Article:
“The hip surgery helped a lot, but he is still constantly rubbing his left leg,” says Gail. “I think he’s getting worse again. He limps a little, shuffles a lot. He has all his other health problems, and he constantly says he’s too weak to do anything and in too much pain.”
                  “Even when he’s in pain, in the past, my dad normally wouldn’t talk about it,” agrees Lauren. “So the fact that he’s so vocal speaks to the level of pain he is in. And I feel that when his pain is really intense, it affects not only his memory but his ability to cope with stuff.”
                  Lauren’s right. Even without Alzheimer’s, physical pain can affect your mind and make it increasingly difficult to form thoughts. For Sandy, it’s clear his pain is slowly but steadily accelerating the rate of his decline.
                  Still, when he’s distracted, the old Sandy comes back. For that, he can thank his precious granddaughters.
                  “He’s lost a lot of motivation to get out of the house or talk to people, but when the girls come around, it gives him a spark of life,” says Lauren. “Nothing else that I can think of does that for him right now.
                  “He just gets so silly, mindlessly silly with them, and they love it. He has this little lamp outside that he will dress up like a person, with goggles and a hat,” Lauren says with a chuckle. “Every time the kids come over, he’ll add something else, and they have to figure out what’s new about the ‘lamp guy.’ It’s almost like his subconscious creativity is still there, pouring out.”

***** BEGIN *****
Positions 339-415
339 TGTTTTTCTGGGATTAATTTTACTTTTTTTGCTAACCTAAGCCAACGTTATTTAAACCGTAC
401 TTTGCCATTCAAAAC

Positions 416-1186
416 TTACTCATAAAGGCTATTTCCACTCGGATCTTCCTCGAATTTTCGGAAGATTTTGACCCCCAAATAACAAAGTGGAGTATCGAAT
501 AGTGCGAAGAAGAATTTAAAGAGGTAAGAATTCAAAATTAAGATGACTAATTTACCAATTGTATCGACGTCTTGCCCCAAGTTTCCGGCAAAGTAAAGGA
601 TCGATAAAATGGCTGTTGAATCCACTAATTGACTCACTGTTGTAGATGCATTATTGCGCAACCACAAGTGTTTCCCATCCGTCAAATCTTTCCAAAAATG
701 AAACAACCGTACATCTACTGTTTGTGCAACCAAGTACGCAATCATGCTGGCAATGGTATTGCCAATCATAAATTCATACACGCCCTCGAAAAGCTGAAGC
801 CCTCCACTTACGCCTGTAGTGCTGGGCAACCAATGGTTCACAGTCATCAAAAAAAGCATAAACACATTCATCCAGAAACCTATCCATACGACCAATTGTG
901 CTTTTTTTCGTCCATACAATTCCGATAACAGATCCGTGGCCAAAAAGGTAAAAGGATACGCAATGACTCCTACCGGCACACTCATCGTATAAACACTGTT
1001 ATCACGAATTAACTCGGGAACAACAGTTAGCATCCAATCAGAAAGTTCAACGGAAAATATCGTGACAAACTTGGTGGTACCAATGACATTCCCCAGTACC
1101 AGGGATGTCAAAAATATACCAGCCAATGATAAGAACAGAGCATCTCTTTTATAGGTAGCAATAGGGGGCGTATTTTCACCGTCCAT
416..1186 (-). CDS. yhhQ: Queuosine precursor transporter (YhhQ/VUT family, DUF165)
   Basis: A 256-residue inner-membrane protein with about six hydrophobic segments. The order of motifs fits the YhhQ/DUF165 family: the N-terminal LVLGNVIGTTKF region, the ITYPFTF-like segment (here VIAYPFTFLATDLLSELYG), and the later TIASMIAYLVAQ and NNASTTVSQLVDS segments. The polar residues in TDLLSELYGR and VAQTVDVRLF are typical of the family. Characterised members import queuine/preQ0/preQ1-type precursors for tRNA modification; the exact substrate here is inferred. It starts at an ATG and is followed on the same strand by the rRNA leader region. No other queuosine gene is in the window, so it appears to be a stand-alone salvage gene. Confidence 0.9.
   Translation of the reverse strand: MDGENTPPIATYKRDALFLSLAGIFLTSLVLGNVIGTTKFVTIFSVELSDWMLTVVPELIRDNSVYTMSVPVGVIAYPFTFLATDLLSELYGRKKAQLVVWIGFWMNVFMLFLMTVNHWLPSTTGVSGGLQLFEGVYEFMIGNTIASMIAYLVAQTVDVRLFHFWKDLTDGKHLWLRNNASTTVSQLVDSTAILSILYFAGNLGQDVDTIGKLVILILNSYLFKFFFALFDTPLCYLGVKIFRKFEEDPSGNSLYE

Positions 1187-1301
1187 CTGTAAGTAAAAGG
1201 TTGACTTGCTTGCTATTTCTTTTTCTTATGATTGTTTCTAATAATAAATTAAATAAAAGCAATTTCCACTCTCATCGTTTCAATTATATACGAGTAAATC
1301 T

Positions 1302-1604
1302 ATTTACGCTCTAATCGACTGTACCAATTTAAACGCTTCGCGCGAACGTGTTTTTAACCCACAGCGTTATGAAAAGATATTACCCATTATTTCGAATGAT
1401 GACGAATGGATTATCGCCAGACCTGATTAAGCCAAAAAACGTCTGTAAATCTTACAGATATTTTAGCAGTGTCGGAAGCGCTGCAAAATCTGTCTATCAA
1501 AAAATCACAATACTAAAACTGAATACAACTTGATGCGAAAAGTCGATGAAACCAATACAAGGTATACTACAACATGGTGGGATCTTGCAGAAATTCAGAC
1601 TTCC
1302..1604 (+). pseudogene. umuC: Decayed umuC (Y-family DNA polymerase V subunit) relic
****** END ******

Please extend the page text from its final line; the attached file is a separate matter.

Dementia, and chronic pain, may be slowing Sandy down, but they have not taken him away from us — yet.
                  “The diagnosis doesn’t mean tomorrow you are no longer who you are,” Lauren has told me. “There is still so much life to live, and there is so much happiness and joy he still experiences.”
                  “We’re all terminal,” Sandy puts it. “I may pass faster, but I have to live my life for now. So I want people to know there’s still a good life for anyone with a diagnosis with dementia. That’s what they have to know: There’s a quality of life they can still have.”

                  Read more: http://www.cnn.com/2017/11/13/health/alzheimers-dementia-gupta-sandys-story/index.html

                  4 benefits of yoga for your body and mind

                  Image: pixabay

                  Although yoga has been around for thousands of years, it has become increasingly popular in modern culture. As a form of exercise, yoga is a great way to get your body moving, but the practice also provides plenty of mental and physical benefits.

                  Speaking with yoga enthusiast Angie Yeo, Mashable discovered how yoga can enhance our everyday life. Yeo started doing yoga during her first year of university, when she was looking for a way to cope with her stressful days and long hours in school. She started yoga after getting a deal on a class and, as she says, “the rest was history!”